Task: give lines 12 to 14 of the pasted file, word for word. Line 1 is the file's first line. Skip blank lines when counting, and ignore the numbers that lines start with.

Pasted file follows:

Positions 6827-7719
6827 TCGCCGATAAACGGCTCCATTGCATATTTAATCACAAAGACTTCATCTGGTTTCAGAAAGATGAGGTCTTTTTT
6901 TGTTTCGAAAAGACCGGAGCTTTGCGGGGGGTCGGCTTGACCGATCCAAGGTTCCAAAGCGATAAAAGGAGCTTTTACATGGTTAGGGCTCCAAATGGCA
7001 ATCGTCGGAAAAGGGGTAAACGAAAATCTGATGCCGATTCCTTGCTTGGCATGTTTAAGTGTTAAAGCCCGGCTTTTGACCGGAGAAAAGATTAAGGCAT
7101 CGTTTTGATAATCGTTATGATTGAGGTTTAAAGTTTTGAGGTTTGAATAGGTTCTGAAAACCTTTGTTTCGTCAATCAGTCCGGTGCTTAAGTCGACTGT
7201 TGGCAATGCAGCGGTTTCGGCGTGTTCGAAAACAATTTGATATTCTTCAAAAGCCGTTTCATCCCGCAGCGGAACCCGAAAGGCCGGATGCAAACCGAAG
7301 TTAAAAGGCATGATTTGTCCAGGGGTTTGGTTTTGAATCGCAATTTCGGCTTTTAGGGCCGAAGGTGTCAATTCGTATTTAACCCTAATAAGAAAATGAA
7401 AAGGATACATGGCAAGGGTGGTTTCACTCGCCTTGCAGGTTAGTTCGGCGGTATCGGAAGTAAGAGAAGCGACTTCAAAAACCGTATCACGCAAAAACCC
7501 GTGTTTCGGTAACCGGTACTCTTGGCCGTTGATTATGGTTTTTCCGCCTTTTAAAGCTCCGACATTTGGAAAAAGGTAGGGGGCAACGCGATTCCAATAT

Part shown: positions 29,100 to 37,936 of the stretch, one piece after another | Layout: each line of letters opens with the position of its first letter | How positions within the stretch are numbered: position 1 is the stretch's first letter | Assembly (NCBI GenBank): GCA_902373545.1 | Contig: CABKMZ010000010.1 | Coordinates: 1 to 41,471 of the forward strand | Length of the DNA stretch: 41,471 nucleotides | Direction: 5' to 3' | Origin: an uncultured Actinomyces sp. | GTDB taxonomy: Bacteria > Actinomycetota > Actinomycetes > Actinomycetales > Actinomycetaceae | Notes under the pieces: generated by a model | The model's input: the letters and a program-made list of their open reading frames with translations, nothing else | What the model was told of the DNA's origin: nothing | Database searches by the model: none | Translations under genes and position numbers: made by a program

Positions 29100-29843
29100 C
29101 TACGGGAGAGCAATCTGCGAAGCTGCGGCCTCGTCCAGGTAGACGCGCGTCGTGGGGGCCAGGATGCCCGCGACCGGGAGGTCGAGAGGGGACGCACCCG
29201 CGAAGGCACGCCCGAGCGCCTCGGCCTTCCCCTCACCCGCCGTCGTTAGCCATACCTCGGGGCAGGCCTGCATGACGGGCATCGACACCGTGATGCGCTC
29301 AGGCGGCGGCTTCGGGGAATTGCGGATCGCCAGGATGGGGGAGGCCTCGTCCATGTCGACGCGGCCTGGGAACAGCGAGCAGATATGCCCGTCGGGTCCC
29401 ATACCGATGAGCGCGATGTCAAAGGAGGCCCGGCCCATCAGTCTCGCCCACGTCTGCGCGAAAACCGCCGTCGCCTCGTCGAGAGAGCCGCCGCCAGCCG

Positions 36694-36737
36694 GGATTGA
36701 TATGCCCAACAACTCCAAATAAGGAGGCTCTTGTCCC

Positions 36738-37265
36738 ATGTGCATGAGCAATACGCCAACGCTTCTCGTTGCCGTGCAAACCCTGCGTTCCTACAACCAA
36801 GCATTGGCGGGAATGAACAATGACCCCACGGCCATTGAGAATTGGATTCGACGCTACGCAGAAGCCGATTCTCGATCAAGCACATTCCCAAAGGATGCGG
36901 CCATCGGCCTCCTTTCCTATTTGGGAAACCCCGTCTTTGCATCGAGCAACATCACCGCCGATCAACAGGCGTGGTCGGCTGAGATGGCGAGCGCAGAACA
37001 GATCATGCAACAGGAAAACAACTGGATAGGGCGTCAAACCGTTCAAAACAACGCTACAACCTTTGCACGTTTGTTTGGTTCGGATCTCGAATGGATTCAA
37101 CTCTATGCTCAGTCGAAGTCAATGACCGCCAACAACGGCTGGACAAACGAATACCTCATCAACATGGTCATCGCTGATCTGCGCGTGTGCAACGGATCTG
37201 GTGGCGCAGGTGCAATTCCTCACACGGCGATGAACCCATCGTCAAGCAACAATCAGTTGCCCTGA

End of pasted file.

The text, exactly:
29100 C
29101 TACGGGAGAGCAATCTGCGAAGCTGCGGCCTCGTCCAGGTAGACGCGCGTCGTGGGGGCCAGGATGCCCGCGACCGGGAGGTCGAGAGGGGACGCACCCG
29201 CGAAGGCACGCCCGAGCGCCTCGGCCTTCCCCTCACCCGCCGTCGTTAGCCATACCTCGGGGCAGGCCTGCATGACGGGCATCGACACCGTGATGCGCTC